Then, we got Toby today.

IMG_0017

Six years old, but has a lot of energy. We really like him.

We brought Coop today to the animal shelter to get to know a couple of dogs that have been there for a while. Toby warmed up to Coop right away, and they’ve been hanging out together every since. We brought him home with a spare crate the shelter had, and now he’s staying with us for a while. Coop is already happy and excited, which will help Toby get used to the idea of finding a forever home. He’s been sniffing constantly for the last couple of hours, but he finally stopped long enough to eat a bit before running around again with Coop. He’s now going back and forth between sniffing in the backyard and stalking my boyfriend while he cooks in the kitchen, but hasn’t really let any of us pet and play with him. He’ll settle in here within the next few days.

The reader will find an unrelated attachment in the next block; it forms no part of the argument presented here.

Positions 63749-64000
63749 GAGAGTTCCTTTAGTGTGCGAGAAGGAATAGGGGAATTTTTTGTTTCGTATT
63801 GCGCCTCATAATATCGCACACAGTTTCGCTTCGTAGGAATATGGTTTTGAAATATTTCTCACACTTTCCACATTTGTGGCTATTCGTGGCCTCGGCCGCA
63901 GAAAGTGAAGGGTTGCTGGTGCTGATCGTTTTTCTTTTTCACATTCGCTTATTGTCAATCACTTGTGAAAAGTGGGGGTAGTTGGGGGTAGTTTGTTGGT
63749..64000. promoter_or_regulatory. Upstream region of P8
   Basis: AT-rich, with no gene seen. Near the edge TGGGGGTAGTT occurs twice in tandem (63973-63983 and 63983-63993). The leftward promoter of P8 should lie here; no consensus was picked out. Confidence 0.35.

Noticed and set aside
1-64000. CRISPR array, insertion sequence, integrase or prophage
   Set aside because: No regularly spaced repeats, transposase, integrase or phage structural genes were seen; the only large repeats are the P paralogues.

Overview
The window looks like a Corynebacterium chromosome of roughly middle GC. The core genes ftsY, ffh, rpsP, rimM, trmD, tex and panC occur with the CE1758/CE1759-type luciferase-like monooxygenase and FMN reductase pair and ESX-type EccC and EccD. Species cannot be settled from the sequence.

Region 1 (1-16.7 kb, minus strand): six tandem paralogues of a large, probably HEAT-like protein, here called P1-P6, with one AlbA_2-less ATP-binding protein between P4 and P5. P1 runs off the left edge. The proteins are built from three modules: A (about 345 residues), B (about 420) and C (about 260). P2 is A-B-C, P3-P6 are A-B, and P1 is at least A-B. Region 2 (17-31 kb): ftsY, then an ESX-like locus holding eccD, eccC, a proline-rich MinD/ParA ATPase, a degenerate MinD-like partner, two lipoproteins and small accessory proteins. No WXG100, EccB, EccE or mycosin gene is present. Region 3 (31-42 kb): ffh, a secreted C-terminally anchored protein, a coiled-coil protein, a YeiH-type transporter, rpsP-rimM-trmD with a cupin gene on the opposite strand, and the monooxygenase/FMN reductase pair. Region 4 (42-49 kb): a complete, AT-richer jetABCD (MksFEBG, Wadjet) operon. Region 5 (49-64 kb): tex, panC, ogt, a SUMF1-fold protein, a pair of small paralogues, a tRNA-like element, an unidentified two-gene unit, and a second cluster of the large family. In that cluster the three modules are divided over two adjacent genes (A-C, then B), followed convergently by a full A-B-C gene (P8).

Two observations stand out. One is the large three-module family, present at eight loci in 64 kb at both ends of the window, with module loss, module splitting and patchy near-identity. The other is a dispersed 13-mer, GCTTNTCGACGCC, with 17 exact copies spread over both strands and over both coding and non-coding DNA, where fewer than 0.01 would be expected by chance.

Dogs at the animal shelters are scared and lonely. The weird smells, the loud noises, the strange place, the other dogs – they get overwhelmed easily, and a scared, shy dog is not as endearing to a prospective adoptive pet-parent as a spirited, cuddly one is. Either way, their personality doesn’t shine until they’re in a home with people to love them. A warm, loving home helps bring out their sweet, loving nature, and that’s what gets a dog adopted. When I realized I could help other dogs get adopted while having dogs in my home (and for free?!), i jumped at the idea, and plan on having more.

Ask your local animal shelter if they have someone who is in charge of a fostering program (and if they don’t have anyone, tell them that they should!). Ask them if you can bring your family to meet some dogs, and take one home! I was genuinely impressed with the staffing and facility of my animal shelter, but I did my research and found one that had a fostering program. They will usually have adoption days, which is a great way to meet other foster parents and meet with potential adoptive parents face-to-face.

Having dogs back in my home is wonderful, but I still miss Barry every day. Hopefully, with some time, I’ll find a dog like him, or even better, my soul-dog.